A hunger to learn
Ma Yan is the 16-year-old daughter of poor subsistence farmers in Zhangjiashu, a village in southern Ningxia, a remote province of central China. When her diary was passed on to Pierre Haski, China correspondent for the Paris newspaper Liberation, she had just been taken out of school at 13 because her parents could not afford the fees. To make ends meet, they both had to work as itinerant labourers in inner Mongolia, harvesting fa cai, a wild grass sought after in Hong Kong and Beijing.
Ma Yan's diary, published in the UK this week, records her distress at having to work so her younger brothers could stay in school. When Haski visited her village again a month later, her parents had borrowed 70 yuan (about pound;4.60) so she could return to the middle school in Yuwang, a market town four hours' walk away, as a weekly boarder. The diary tells how she made the trek on dangerous mountain roads every Sunday with her brother, carrying the sack of rice they lived on all week (they could only occasionally afford bread or vegetables and she went hungry for weeks to buy a pen). The family is much better off since Ma Yan's diary was published in France in 2002, and she is now about to start high school.
Here are scenes from a month in her life in late 2001. To keep her at school, her parents have left the children alone while they go off to harvest fa cai, although her mother has a stomach ulcer.
Thursday, 11 October, 2001. A fine day.
This morning, after our last class, I stay behind to do an essay. Suddenly the head of games comes in and tells me to go outside and join the ranks.
"All the others are already lined up. There's only you left."
I go out to the sports ground and concentrate on standing very straight.
The other comrades have just started their games. Some are skipping with a rope, others are playing football, and still others are engaged in a game of tag. I'd like to play too, but my heart isn't in it.
When I hear these children who aren't boarders talking about their families, I automatically think of my own.
Suddenly Ma Yichao (her brother) runs past me, as fast as the wind. As soon as I see him, I stop having these dark thoughts and go off to play with the others.
I don't know what's wrong with me these days. I'm all upset about things. I don't know quite what I'm doing or thinking. My moods go up and down.
Wednesday, 17 October. A fine day.
We have a free period this afternoon. Our English teacher dictates a text to us. Two of the comrades can't manage it. The teacher hits them very hard with the leg of a chair. Bruises immediately appear on the arms and legs of the pupils.
This teacher wants us to do well, but he hits too hard. I think he enjoys it. I weep without showing the tears. I think their parents would be weeping, too, if they saw how badly their children were treated.
The teacher is in a rage and shouts, "If you still haven't learned your lessons by the next period, I won't give you another chance. I'll only choose the brightest students to answer questions." During the class, the teacher chooses me several times. My comrades look at me with envious eyes.
They would do anything to get the better of me.
I mustn't worry. I mustn't let anything prevent me from attaining my goals.
I'll try and do something to change their jealous glances into admiring ones. I'll be as strong as my mother. When she encounters difficulties, she confronts them alone and no one dares laugh at her.
Failure is the mother of success. But it worries me to see the teacher striking the pupils. What will happen if they get hurt?
During the evening study period, these comrades managed to learn the words they hadn't known before. Why do they work better after they've been beaten? Their parents hope they'll become accomplished people, but after so many difficult years of study, how will they fulfil these expectations?
A skinny dog no longer manages to jump over a wall, even with help.
That's one of my mother's proverbs. It's only now that I grasp its full meaning.
Friday, 19 October. Fine, but then grey.
Today my father has come to town for the market. He waits for me by the door while I'm still busy in class. I'm so happy because that means he probably has some money for me. Otherwise he wouldn't wait.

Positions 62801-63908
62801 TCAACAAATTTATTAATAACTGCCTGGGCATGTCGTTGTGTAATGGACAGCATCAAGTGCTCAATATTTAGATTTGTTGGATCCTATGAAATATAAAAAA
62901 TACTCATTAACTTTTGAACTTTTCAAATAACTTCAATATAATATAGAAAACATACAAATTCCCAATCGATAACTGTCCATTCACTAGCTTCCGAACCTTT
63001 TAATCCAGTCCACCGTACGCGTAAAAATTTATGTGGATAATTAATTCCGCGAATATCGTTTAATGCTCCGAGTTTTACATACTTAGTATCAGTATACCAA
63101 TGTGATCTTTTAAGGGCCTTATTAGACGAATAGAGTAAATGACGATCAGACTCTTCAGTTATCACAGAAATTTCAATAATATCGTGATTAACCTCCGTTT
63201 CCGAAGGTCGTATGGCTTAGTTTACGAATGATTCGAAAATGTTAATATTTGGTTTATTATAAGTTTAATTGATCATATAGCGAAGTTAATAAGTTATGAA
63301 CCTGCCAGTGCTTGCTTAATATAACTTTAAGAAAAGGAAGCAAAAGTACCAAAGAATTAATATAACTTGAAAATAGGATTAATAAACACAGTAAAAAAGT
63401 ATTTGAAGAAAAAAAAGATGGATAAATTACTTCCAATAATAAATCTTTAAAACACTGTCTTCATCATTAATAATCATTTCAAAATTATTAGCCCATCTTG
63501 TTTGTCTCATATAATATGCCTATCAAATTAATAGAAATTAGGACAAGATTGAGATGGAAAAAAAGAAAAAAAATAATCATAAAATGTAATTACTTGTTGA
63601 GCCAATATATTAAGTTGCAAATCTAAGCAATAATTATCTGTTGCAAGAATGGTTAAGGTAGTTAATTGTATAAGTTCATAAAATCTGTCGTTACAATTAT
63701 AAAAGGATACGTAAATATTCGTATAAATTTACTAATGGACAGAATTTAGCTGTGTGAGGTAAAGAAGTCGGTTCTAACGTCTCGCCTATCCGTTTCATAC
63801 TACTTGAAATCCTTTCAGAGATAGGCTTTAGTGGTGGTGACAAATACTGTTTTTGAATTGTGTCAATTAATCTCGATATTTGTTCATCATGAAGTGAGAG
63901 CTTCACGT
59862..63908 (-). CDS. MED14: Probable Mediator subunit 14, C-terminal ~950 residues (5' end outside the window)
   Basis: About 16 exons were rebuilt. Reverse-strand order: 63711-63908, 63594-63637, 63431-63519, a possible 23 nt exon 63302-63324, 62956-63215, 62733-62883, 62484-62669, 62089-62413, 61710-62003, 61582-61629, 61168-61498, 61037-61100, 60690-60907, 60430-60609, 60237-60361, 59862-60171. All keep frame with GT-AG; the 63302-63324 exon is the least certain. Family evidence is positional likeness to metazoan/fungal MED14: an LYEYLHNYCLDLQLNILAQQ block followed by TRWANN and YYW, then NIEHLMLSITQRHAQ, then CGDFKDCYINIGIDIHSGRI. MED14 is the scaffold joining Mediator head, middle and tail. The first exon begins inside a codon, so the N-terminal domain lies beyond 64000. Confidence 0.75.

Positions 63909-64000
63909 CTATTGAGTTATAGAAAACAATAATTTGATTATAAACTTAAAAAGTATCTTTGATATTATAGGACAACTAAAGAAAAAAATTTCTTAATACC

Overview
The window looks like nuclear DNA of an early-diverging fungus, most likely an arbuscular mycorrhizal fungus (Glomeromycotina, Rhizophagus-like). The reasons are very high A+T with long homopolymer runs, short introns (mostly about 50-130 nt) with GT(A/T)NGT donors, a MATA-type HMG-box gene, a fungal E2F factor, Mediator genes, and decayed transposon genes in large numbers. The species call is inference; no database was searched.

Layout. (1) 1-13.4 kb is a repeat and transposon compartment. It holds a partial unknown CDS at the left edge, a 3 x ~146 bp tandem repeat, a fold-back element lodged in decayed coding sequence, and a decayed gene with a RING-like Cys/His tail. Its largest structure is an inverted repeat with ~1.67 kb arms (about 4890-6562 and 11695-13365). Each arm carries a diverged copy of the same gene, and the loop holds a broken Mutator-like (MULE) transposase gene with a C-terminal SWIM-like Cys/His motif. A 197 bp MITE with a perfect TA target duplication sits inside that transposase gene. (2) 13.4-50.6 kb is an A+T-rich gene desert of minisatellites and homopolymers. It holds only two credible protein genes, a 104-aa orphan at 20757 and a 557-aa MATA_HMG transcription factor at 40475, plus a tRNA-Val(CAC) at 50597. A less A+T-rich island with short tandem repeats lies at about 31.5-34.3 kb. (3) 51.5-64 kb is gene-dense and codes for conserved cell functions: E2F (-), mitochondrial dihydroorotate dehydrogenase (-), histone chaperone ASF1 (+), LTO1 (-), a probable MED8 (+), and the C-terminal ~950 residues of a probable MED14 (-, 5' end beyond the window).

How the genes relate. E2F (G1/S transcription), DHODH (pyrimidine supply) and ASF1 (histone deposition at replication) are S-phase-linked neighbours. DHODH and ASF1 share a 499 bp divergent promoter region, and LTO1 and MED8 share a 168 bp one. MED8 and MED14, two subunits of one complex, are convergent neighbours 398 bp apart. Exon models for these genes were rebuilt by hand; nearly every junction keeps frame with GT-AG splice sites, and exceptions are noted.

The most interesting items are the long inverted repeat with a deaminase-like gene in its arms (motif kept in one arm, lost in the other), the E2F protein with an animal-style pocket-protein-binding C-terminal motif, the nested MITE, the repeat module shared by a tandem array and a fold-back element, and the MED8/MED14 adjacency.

As soon as classes are over, I rush out to meet him. He gives me five yuan, which I'll have to give to the teacher for books. He asks me if I've run out of bread.
I explain that the steamed bread is long finished. He buys two rolls, one for my brother and one for me. I hold on to mine. It's precious. I'll eat it tomorrow on the long road home.
When I get to the vegetable part of the market, I meet comrade Ma Yongmei.
I borrowed a roll from her not long ago. She asks me to return what I owe her. I give her the bread rolls. But she doesn't want that. She wants money. Where am I going to find money?
Friday, 26 October. A fine day.
My father gave us four yuan and told us to get a ride home on a tractor today. My parents are meant to have gone off to work again, and they were worrying about our safety.
But how in all conscience can I squander money on a tractor ride? My parents are working so hard, breaking their backs, their faces fixed on the yellow earth. How can we possibly allow ourselves the extravagance of a tractor ride that is paid for with our parents' sweat? My brother and I prefer to walk home.
We set out at 11 in the morning and it is almost five when we finally reach home. We push open the door. Everything is quiet. The yard is empty.
There's no one here.
When it was dark, my brother went off to ask our paternal grandmother if she would keep us company. She didn't come and there's only us, my two brothers and me. We go to sleep silently on the kang. Outside, everything is quiet and we're very frightened. If Mother were here, I don't know what she would be talking about. It would probably be one of her funny stories.
But she isn't here.
Even cuddled up in bed, we feel the cold. I don't know how Mother manages to sleep on the damp earth - especially since she's ill. What a terrible life she has. I so very much hope she'll soon be happy.
Monday, 29 October. A fine day.
Good news today. On Wednesday we're going to have our mid-term exam. I'm very happy about it. I fully intend to demonstrate my abilities. I'm no worse than anyone else, apart from the fact that I eat and dress less well than they do. Some girls change their school clothes often. But I've only got one outfit, a pair of trousers and a white shirt, which I wash on Saturdays so that it's clean by Monday.
But what matter! I only want to study and pay tribute to my parents' hands.
Despite the cold, they're working far away from home for us. And I mustn't disappoint them.
Tuesday, 30 October. A sombre day.
It's freezing. My brother and I have no more bread. At lunchtime, the comrades are all eating and we have to stand by and grit our teeth.
Seeing my tears, my brother says, as if his heart were light,"Wait, sister, I'm going to borrow some lunch tickets." But I know he feels no better than I do. I go back to my dorm and sit on my bed and wait for him to return.